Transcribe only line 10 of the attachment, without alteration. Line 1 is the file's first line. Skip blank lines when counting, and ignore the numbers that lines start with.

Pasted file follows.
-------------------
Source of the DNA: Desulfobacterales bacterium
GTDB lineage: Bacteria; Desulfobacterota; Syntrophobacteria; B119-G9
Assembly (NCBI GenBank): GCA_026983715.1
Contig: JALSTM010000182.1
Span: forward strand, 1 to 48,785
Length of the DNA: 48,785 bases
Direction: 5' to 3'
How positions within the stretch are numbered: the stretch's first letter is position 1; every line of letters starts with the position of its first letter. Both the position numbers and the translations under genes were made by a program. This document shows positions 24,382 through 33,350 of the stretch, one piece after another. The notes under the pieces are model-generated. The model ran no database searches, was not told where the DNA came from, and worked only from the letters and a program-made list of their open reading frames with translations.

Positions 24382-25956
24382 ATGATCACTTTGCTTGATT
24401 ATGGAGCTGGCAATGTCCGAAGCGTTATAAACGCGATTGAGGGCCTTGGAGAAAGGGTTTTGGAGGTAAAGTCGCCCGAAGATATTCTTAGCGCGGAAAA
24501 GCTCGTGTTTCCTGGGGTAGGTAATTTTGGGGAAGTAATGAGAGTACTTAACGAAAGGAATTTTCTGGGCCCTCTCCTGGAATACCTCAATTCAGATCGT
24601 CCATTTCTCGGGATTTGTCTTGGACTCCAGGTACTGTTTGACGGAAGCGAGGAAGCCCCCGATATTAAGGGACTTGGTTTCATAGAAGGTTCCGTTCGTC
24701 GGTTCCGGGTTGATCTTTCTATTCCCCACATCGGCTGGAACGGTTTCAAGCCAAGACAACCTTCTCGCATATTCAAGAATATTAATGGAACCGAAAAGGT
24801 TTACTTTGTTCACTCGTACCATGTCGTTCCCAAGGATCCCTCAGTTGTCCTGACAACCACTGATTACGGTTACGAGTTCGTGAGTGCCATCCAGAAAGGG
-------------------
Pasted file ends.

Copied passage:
24382 ATGATCACTTTGCTTGATT